Name:
Steven Spielberg
Birth Date:
December 18, 1946
Birth Place:
Cincinnati, Ohio, USA
Height:
5' 7
Nationality:
American
Famous for:
Director of 'The Sugarland Express'
Profession:
director, producer, writer
Education:
Arcadia High School in Phoenix
BIOGRAPHY
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Saving Private Ryan

Background:

A living legend in the world of moviemaking, Steven Spielberg has astounded audiences with numerous award-winning films. He has earned his fame for movies such as the Holocaust-set Schindler’s List (1993, took home two Academy Awards and a Golden Globe Award) and the World War II story Saving Private Ryan (1998, won an Academy Award and a Golden Globe Award), the sci-fi E.T. the Extra-Terrestrial (1982, brought home 4 Best Director awards, 4 Best Foreign Film awards and 2 Oscar nominations) and Jurassic Park (1993, netted a Saturn Award and a Czech Lions Award).

Working with animated films, Spielberg stood proud with “Tiny Toon Adventures” (1990-1992, nabbed two Daytime Emmy Awards), “Freakazoid” (1995-1997, won a third Daytime Emmy Award), “Pinky and the Brain” (1995-1998, netted another Daytime Emmy Award) and the special program A Pinky & the Brain Christmas Special (1995, took home an Emmy Award). During his long career, the blockbuster creator has been garnered with various honor awards, including an Oscar’s Irving G. Thalberg Memorial Award (1987) and a Directors Guild of America’s Lifetime Achievement Award (2000).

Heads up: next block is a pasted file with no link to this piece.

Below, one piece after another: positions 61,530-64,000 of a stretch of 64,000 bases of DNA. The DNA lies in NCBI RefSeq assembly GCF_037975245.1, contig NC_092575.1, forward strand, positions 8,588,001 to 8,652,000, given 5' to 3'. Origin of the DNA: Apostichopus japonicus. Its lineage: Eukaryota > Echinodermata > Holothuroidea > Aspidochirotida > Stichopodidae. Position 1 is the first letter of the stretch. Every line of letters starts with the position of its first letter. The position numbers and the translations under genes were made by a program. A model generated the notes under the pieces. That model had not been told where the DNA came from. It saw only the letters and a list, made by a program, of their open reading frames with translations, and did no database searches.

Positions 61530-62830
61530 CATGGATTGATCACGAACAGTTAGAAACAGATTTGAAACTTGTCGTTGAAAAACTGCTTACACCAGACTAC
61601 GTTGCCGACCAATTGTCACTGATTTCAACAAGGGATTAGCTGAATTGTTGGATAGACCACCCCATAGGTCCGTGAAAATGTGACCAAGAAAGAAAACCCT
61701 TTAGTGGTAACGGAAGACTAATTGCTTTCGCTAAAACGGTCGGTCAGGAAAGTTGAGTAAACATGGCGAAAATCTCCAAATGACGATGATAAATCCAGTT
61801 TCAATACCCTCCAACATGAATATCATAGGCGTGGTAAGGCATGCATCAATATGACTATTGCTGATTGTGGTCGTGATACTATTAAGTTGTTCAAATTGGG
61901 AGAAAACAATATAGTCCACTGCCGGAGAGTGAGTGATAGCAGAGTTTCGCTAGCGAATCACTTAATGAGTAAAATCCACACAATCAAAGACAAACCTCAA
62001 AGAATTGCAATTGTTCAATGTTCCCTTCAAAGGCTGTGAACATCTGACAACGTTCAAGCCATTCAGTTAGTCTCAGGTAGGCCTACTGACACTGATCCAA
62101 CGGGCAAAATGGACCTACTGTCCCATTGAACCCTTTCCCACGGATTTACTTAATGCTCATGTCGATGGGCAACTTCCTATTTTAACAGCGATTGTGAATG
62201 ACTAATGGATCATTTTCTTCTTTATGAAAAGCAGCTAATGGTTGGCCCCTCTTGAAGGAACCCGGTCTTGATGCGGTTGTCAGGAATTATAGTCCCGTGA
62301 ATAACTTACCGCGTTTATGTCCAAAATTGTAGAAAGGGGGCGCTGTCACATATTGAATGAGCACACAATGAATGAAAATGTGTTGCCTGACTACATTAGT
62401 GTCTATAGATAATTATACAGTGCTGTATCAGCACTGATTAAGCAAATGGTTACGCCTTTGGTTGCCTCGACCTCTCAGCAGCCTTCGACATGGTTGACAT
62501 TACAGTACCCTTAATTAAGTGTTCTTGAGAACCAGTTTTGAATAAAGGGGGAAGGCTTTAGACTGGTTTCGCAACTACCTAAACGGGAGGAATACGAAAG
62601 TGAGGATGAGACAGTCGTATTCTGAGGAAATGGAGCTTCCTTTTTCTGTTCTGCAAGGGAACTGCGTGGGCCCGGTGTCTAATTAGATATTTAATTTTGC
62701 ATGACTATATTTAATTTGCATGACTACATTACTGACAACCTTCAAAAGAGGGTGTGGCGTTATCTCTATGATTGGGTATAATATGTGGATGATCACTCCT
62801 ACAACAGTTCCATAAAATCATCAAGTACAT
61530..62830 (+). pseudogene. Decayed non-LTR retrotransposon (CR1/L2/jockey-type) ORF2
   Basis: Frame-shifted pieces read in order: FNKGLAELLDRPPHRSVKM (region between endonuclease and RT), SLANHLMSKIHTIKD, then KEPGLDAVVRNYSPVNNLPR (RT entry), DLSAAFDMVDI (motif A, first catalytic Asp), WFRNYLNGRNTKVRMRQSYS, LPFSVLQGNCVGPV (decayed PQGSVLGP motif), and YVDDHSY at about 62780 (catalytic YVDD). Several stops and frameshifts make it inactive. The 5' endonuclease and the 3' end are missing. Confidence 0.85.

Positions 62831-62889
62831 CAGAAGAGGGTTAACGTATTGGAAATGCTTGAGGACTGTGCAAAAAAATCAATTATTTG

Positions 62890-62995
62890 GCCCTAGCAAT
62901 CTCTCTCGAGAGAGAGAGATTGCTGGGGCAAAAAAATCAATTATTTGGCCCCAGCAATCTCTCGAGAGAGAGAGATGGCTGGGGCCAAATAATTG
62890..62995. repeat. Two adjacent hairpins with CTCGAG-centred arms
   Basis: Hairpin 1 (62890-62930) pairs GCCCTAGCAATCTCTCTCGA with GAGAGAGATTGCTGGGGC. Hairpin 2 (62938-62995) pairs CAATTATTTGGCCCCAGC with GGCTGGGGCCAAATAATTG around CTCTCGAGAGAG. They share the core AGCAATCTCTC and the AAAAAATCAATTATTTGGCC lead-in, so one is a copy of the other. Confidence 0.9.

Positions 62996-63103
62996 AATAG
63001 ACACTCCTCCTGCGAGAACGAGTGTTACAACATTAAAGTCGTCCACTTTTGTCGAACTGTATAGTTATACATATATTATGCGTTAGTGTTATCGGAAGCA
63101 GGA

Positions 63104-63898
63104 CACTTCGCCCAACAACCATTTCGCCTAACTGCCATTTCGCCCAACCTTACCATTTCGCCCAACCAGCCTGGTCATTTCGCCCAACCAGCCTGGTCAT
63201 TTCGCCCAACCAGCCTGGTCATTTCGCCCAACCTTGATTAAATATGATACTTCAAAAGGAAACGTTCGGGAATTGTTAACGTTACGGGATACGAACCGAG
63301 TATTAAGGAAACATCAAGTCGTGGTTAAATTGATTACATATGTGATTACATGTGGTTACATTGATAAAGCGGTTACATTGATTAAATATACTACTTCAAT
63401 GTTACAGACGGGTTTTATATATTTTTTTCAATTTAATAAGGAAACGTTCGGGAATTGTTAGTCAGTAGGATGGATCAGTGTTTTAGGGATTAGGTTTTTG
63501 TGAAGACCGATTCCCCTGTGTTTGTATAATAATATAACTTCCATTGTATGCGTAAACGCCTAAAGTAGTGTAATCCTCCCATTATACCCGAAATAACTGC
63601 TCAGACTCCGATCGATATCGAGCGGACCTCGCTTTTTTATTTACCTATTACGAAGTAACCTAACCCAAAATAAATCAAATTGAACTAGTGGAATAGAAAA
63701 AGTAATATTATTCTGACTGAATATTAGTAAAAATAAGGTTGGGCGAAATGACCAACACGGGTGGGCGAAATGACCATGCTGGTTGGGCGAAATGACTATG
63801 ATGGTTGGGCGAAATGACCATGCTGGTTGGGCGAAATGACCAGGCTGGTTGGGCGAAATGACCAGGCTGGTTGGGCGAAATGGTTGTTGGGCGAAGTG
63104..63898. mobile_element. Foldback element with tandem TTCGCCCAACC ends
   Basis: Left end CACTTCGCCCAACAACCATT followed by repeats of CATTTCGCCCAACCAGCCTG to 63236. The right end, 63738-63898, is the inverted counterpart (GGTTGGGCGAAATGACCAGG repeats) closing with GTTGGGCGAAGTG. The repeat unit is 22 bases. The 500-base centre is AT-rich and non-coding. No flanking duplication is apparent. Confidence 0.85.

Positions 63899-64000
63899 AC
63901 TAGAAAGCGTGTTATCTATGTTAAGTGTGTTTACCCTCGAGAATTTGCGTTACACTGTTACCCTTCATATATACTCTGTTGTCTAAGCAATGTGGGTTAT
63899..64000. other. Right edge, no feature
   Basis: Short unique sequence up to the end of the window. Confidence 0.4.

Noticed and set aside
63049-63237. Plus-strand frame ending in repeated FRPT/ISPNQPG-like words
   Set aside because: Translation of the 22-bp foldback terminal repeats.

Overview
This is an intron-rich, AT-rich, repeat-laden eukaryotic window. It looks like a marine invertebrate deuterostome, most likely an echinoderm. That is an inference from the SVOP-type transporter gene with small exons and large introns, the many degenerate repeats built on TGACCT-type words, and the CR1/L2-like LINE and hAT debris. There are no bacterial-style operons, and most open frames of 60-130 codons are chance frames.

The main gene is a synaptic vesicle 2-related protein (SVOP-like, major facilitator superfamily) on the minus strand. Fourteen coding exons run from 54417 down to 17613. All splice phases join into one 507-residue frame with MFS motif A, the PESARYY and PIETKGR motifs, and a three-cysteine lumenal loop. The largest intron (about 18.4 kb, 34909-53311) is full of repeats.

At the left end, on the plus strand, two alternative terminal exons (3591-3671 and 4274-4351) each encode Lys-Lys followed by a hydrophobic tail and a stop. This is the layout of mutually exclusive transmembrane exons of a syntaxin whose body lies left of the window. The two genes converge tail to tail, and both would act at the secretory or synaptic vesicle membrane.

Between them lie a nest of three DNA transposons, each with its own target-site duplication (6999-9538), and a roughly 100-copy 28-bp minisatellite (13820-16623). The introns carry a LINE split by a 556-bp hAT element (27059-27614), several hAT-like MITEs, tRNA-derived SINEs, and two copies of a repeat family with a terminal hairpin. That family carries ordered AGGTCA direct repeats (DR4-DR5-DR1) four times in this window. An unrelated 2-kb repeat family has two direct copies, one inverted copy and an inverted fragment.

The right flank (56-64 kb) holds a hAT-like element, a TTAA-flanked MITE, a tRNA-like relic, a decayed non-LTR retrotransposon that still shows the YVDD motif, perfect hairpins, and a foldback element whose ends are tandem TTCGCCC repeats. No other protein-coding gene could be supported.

Spielberg formed his own production company, Amblin Entertainment, in 1984. Ten years later, with David Geffen and former Disney executive Jeffrey Katzenberg, Spielberg founded the multimedia entertainment company DreamWorks SKG. Outside the studio spotlight, Spielberg is a founding member and Vice President of the Artists Rights Foundation. He also formed the Survivors of the Shoah Visual History Foundation to gather Holocaust testimonials and invested in the CD-ROM company Knowledge Adventure. Spielberg, who in 2003 received a star on the Hollywood Walk of Fame, was named the 2005 Forbes’ “The Highest Earning Celebrity in the World.”

With his charity organization, the Righteous Person Foundation, the moviemaker will donate $1,000,000 for relief efforts in Israel to the Jewish Federation of Los Angeles Israel Crisis Fund, the New Israel Fund and other relief organizations in Israel. As a Democrat, Spielberg recently announced his support for Arnold Schwarzenegger (Republican) for a re-election campaign.